Bartram Trail High School in St. Johns County, Florida is currently under fire from the community after they altered the photos of some of their students for the school yearbook.
Students were warned earlier in the school year, before picture day, their photos would be altered for the yearbook if their attire did not meet the school's dress code. The school Superintendent claimed this was an effort to include all students in the yearbook, rather than removing their photo entirely when their attire did not comply.
But when students received their yearbooks, many were shocked to see the number of students with poorly edited photos.
It was confirmed 80 female students had school portraits that were altered. The results were not aesthetically pleasing.
You can see local news coverage here:
One student, Riley O'Keefe, had a visible black bar copy-pasted over her chest where a small amount of cleavage was visible.
You can see that image here:
Ironically, O'Keefe later stated she had worn the outfit in question to school the entire day of the picture being taken. She was never told the outfit was problematic or violated the school's dress code.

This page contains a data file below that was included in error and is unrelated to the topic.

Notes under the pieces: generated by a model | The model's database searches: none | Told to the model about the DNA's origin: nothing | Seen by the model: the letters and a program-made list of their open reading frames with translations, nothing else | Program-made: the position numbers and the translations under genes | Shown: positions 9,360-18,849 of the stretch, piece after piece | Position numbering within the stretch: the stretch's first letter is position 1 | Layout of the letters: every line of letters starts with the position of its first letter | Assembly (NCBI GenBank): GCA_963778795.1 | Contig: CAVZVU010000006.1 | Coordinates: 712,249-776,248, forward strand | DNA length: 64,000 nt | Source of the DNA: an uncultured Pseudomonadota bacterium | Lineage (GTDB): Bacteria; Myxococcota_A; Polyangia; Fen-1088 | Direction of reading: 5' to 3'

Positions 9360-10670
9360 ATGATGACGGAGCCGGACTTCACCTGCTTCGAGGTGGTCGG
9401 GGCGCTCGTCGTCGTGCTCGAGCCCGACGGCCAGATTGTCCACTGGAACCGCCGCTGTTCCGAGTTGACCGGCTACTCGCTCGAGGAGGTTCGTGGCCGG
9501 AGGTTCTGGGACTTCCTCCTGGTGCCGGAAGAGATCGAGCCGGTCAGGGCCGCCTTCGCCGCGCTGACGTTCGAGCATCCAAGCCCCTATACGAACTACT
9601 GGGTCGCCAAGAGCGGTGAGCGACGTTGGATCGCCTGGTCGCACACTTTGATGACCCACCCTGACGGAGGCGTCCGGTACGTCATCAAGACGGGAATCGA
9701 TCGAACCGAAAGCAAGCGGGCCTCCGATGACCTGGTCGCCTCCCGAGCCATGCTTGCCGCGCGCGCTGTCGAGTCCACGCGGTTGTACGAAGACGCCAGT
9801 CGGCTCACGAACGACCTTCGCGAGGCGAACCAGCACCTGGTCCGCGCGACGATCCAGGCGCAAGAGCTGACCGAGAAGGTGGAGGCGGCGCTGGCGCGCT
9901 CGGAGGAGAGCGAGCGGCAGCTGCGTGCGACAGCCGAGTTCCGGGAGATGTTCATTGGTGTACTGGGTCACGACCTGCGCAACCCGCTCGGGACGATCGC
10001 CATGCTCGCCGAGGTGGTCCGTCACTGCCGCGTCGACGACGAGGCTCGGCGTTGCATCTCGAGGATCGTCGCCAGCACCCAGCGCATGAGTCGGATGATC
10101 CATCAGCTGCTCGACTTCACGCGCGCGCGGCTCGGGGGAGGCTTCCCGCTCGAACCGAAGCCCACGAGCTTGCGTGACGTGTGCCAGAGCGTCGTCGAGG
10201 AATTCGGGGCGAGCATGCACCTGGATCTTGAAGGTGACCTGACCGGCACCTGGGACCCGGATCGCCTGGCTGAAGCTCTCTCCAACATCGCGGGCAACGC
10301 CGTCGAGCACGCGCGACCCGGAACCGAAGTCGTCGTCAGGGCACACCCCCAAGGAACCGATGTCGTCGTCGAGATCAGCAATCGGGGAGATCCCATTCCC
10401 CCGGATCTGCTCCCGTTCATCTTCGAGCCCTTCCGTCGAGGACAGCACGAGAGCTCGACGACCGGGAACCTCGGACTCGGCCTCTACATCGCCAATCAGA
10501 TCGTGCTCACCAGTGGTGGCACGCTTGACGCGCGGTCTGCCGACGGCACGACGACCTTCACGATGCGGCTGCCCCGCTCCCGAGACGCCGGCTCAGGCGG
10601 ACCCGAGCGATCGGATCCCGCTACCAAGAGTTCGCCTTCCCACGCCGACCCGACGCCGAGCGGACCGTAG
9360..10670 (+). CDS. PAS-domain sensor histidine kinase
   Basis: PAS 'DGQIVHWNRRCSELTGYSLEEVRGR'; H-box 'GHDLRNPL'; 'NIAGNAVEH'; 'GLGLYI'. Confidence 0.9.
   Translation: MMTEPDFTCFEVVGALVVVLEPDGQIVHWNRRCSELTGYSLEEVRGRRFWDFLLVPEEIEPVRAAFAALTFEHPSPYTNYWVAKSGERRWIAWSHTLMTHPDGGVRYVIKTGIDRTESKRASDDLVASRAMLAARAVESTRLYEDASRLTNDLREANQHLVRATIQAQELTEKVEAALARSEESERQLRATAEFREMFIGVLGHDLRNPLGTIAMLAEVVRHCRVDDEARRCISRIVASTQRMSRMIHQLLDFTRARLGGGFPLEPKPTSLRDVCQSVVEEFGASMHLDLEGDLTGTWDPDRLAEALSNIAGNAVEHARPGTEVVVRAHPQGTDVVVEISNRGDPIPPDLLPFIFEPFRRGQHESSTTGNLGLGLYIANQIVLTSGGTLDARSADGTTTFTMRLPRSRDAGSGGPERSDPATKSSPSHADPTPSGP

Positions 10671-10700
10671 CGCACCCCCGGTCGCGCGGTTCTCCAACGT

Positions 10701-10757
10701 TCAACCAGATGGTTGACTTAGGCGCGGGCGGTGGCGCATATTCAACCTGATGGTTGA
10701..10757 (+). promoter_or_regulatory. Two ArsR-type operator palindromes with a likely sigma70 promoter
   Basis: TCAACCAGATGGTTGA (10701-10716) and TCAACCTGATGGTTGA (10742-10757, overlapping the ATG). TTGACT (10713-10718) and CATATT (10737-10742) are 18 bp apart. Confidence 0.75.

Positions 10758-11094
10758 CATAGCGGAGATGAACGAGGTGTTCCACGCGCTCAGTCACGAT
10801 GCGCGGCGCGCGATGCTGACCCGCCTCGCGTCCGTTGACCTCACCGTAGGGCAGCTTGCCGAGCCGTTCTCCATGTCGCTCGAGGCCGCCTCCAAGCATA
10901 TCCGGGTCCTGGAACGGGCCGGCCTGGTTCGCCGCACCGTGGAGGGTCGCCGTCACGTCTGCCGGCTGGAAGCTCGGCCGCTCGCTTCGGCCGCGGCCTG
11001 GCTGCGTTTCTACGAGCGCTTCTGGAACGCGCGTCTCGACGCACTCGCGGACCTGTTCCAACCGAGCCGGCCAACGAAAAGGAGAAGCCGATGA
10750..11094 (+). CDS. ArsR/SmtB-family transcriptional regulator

"There's a black box over my chest and the cardigan on the side is, like, moved over, and it looks really awkward, and I was very confused."
"It made me feel a little uncomfortable that that's what they noticed when they looked at our pictures."
Adrian Bartlett, the mother of another student, questioned the message this was sending the female students:
"It was a little sad, a little worrisome, because my daughter has struggled with mental health and self-esteem and body issues and even a couple of hospitalizations this year because of that."
"So this is just one more thing that could be super detrimental to these young minds."
"So it's, it's scary."
Even more questionable than the 80 teenage girl's photos being altered were the photos that were not altered.
There were photos of the male swim team included, with the young men wearing speedos. There were other photos, like selfies, included showing shoulders, collarbones and mid-drifts that are all against the school's dress code.
But these photos were not edited—only the portraits of individual teen girls were.
People outside the community were similarly concerned about the message sent to female students.
Some also pointed out the edits were not high-quality and impacted the yearbook's quality as a keepsake.
The Superintendent, however, argued the edits were all aligned with the school's mission and dress code and they would be supporting the decisions of Anna Irwin, who teaches and leads the school's yearbook team.
It was confirmed Irwin and several students from the school's yearbook team scrolled through all of the school's individual portraits and edited the photos they deemed problematic.
It appears at this time the school will not be correcting these issues or addressing the community's concerns further, as they continue to cite the school manual's dress code and otherwise refusing to comment.